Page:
Tag Archives | Apple MacBook

The White MacBook, 2006-2011: An Elegy

Among the umpteen things that makes Apple different from other technology companies is this: it makes news by discontinuing products as well as introducing them. Today’s big announcements involve the arrival of OS X 10.7 Lion and updated MacBook Airs. But it’s also decided to stop producing the $999 white MacBook, a machine that had an uncommonly long life as the cheapest general-purpose Mac portable.

As recently as a week ago, the reliably unreliable Apple rumor mill said that an upgraded white MacBook was on its way. Then it decided that no update was imminent. And the truth turns out to be there won’t be an update because the machine is leaving the market.

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An Airier MacBook Air?

When Steve Jobs brandished the MacBook Air onstage at MacWorld Expo 2008, it looked amazing (at least I was amazed as I snapped the photo above). After almost three years, though, it’s just another nicely-designed Mac–and a pricey one. (Toshiba’s Portege R700 may not feel as luxe, but its starting price is $600 less and it manages to pack a DVD burner into a case that matches the Air’s three-pound weight.)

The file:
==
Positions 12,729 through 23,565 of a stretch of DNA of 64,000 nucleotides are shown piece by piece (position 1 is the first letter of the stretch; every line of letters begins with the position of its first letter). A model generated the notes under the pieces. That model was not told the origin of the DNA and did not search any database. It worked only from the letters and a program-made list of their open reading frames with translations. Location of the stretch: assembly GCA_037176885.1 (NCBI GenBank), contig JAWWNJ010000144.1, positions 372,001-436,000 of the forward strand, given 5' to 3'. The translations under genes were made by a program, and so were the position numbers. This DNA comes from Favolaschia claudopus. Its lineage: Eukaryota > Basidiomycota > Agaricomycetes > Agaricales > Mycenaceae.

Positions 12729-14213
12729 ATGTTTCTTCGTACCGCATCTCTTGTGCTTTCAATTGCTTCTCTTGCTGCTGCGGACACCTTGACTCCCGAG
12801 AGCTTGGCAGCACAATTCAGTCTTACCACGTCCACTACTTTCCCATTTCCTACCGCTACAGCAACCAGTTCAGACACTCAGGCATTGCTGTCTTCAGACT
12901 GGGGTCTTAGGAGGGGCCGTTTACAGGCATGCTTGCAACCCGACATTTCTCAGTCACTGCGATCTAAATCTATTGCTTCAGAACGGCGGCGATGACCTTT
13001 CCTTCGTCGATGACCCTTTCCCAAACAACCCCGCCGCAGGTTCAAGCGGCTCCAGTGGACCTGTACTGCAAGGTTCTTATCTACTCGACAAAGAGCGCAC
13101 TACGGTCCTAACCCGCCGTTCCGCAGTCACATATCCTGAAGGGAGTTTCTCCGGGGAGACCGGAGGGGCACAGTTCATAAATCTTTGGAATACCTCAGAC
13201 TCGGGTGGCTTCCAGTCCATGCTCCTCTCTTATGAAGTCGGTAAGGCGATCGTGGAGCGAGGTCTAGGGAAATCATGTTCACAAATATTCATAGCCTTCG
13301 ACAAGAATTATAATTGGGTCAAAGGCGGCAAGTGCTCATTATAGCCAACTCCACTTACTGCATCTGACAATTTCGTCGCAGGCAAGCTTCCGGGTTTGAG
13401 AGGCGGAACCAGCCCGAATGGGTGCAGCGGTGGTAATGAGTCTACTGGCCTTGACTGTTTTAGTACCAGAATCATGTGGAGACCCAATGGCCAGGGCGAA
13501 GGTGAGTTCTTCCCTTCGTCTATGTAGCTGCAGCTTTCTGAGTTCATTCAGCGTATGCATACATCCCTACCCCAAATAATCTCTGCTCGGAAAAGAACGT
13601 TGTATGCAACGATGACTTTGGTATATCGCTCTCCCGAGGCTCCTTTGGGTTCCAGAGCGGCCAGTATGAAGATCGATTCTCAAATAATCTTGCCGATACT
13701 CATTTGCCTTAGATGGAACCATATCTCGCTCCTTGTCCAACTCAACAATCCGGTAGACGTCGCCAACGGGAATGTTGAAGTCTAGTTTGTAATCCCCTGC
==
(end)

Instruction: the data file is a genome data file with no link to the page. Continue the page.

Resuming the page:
But if the rumors are right (NOT A GIVEN! NOT A GIVEN!) Apple is readying an Air that replaces the current model’s 13.3″ display with an 11.6″ one, and shaves about ten percent of the weight off. Normally, I’d be skeptical about rumors of the company making a product cooler through significant downsizing of the display–but given the new iPod Nano, the idea of a sort of MacBook Air Nano is plausible.


A Bevy of New Macs: More For Less, But No Major Surprises

As expected, Apple has rounded out its computer line with a bunch of new models which follow the traditional Apple pattern: They have better specs, upscale features, and the same prices as the models they replace–and they’re missing some rumored features, too. (Blu-Ray in this case, which is apparently still a bag of hurt.)